Chair of the Biochemistry/Microbiology Department
Professor, joint appointment in Biochemistry/Microbiology and Biology departments
Phone: (250) 721-7105
Research area: cell signalling, developmental biology
The field of developmental biology has changed enormously since the ‘70s when Dr. Robert Burke was first drawn to it.
At that time, the question of how a fertilized egg transforms into a complex organism was a complete mystery.
Consider it: the first cells of an embryo are undifferentiated. As they divide, how do some turn into heart tissue, while others become a liver? How do they end up in the right place?
Over the years, Burke has watched the research become increasingly molecular and less mysterious: cells know who they are and what they should do by comparing notes with their neighbours. Cells do this by using a network of chemical signalling molecules that bind to receptors on cell surfaces.
Burke’s lab examines how the interactions between signalling molecules and receptors guide cell movement during early development. More specifically, lately Burke has concentrated on integrins and Eph receptors.
However, recently, his research has shifted in scale from examining single receptor-signal interactions to a proteomic approach: collecting snapshots of all the proteins active at any given point of development.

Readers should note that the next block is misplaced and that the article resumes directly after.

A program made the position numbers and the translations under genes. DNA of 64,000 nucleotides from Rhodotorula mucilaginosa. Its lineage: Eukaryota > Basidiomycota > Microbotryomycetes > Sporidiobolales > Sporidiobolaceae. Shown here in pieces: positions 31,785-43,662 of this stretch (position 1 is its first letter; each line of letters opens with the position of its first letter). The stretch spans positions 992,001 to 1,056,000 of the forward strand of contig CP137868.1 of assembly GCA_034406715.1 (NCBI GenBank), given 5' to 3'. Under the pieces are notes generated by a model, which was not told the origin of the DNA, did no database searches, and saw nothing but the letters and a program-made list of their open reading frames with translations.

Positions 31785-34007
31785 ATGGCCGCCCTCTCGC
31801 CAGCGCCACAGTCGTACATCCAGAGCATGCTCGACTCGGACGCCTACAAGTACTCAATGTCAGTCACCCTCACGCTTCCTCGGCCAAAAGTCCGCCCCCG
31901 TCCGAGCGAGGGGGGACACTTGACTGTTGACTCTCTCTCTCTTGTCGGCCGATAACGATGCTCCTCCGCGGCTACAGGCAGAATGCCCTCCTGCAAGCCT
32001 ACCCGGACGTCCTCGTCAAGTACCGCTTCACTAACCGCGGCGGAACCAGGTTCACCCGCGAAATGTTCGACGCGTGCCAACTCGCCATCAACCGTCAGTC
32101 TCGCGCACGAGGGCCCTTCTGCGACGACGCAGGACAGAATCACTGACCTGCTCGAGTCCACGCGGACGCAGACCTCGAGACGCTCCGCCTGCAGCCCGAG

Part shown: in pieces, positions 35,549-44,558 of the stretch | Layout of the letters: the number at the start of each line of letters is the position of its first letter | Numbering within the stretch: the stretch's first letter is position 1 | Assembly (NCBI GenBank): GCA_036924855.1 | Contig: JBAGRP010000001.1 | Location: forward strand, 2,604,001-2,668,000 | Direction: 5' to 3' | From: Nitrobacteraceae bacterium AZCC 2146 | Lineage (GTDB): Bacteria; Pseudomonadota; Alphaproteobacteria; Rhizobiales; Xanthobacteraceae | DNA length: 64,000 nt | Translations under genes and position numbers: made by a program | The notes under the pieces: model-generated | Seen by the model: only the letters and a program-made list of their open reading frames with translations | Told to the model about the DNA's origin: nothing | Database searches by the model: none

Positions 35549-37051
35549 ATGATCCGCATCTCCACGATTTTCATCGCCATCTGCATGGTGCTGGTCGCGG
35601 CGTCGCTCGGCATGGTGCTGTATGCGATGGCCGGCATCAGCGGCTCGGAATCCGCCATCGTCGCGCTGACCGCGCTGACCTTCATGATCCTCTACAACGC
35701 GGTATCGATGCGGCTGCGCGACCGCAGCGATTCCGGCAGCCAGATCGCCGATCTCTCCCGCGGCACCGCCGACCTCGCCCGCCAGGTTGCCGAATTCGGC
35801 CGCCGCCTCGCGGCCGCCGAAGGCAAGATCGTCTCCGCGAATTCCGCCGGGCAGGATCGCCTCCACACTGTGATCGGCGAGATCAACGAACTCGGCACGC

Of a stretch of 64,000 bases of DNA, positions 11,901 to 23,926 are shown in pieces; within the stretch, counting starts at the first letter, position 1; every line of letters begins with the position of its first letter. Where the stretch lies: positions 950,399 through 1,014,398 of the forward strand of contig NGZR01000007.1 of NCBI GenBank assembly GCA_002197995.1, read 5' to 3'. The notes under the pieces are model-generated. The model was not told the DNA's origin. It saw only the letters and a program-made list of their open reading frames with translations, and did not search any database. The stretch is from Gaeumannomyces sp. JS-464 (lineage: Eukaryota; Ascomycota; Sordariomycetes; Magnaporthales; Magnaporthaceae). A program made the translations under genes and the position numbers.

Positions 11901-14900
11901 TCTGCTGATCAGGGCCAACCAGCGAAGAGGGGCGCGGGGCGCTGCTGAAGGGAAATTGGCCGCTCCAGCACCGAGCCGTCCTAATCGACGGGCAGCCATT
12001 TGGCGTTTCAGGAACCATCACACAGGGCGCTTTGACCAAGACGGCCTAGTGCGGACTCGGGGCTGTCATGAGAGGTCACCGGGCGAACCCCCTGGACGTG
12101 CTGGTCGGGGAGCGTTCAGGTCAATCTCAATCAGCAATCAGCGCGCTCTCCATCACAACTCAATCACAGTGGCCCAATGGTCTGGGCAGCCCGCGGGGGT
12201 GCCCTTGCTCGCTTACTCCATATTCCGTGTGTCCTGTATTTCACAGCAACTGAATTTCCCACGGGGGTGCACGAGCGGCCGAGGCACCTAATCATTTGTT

This approach was given a boost last November (2006) when an international team (with a UVic contingent led by Burke) published the sea urchin genome in Science. The lowly sea urchin, Strongylocentrotus purpuratus, has been an enduring model organism for developmental researchers because of its simplicity, yet similarity to higher animals including humans. In fact, upon completion of the sea urchin sequence, Burke was surprised to see just how similar the sea urchin was to humans: 70 per cent of sea urchin genes have human equivalents, meaning the research on sea urchins is more relevant to humans than previously thought.
For Burke, the sea urchin sequence has already proved a powerful tool. For example, when an egg interacts with a sperm, one dramatic response is the immediate release of calcium, launching cell division. Burke recently used the sea urchin sequence to predict the sea urchin’s “calcium toolkit,” in other words, the signalling molecules that control and respond to this calcium release. He then used proteomic techniques to confirm these proteins were present in eggs during fertilization.
Burke is an advocate of the pursuit of basic knowledge without a specific application in mind. He says that fundamental biological discoveries have had the greatest impact on society. That’s certainly true for developmental biology, which has applications such as stem cell therapies.
Stem cells are primal cells that have the potential to grow into specialized cells, depending on the signal they receive. The first stem cell therapies emerged in the ‘90s and involved blood stem cells to replenish the immune system in leukemia patients.
Burke points out that much of what is understood about manipulating stem cells comes from understanding how cells in an embryo grow and differentiate into an adult. In fact, looked at another way, you could call developmental biologists the ultimate stem cell researchers, starting with the mother of all stem cells – the egg.